Pro 1 - 5 players
Can be played as a single player game, or with up to 4 friends, dividing roles accordingly. If you don’t have a full group of 5 players, then the missing characters are androids, which can be controlled by any player.
Pro Simple rules
The very basics of the game are quite simple. Every player has a role assigned to them – the captain, the communications officer, and the security officer. The players take 12 turns in 10 minutes pre-planning actions while listening to a soundtrack that explains all incoming threats. The action phase is divided into three further parts, each of which has a separate deck of action cards. The soundtrack calls out the threats, the endings of phases, data transfers, and communication disruptions, and you must act accordingly.
After the 10-minute soundtrack is over, all the actions the players planned and coordinated are resolved. If the ship is still alive after that, then the game is won.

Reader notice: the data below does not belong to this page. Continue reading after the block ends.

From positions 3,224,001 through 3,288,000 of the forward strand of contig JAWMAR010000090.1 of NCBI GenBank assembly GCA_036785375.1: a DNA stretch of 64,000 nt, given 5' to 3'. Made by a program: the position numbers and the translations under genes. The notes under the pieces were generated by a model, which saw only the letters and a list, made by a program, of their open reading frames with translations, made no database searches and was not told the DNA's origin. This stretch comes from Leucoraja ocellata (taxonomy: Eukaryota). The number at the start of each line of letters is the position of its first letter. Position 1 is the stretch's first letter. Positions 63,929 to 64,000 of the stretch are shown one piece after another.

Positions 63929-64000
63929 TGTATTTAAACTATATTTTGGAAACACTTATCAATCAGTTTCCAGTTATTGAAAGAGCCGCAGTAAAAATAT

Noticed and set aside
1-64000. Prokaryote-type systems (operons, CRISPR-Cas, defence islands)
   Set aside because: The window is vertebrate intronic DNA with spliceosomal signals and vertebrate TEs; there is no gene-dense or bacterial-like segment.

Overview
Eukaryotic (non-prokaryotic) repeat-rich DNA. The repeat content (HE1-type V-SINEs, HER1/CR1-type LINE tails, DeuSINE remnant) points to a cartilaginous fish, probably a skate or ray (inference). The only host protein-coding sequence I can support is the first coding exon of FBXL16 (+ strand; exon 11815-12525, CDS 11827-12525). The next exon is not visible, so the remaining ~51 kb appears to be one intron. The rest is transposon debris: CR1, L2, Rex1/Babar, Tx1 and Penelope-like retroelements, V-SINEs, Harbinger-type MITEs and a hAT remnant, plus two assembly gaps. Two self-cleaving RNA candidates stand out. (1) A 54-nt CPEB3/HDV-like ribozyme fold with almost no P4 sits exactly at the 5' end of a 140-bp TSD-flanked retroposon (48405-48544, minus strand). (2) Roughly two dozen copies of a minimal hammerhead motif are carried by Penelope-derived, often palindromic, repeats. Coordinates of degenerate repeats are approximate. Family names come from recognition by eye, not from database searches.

Pro Fast gameplay
The game takes around 30 minutes to play through, 10 minutes of which is the intense planning phase with the soundtrack blasting in the background.
Pro No analysis paralysis
Turn speed is dictated by the CD, avoiding some players procrastinating on their turns / keeping the gameplay flowing.
Pro Ranked highly on board game geek
With an average score of 7.5 out of 10 and a rank of 155, Space Alert is a positively reviewed board game.
Pro No alpha-gamer issue
Space Alert effectively evades the popular quarterbacking issue of cooperative board games. There’s simply no way to communicate enough useful information to other players in the 10-minute timeframe, so nobody can control absolutely everything. Everyone must efficiently work together and say what they’ll be doing to take care of the looming threats.
Pro Good components
The components of the game should hold up to multiple plays and regular wear and tear. There are a lot of good quality wooden tokens, and the cards are made of durable cardstock. The gameboard and the tracking boards are also quite thick and should endure well.
Pro Design encourages replayability
You will never play the same game of Eclipse both due to randomness of the tiles you and your opponents draw, the various strategies you can use, and the seven possible player races.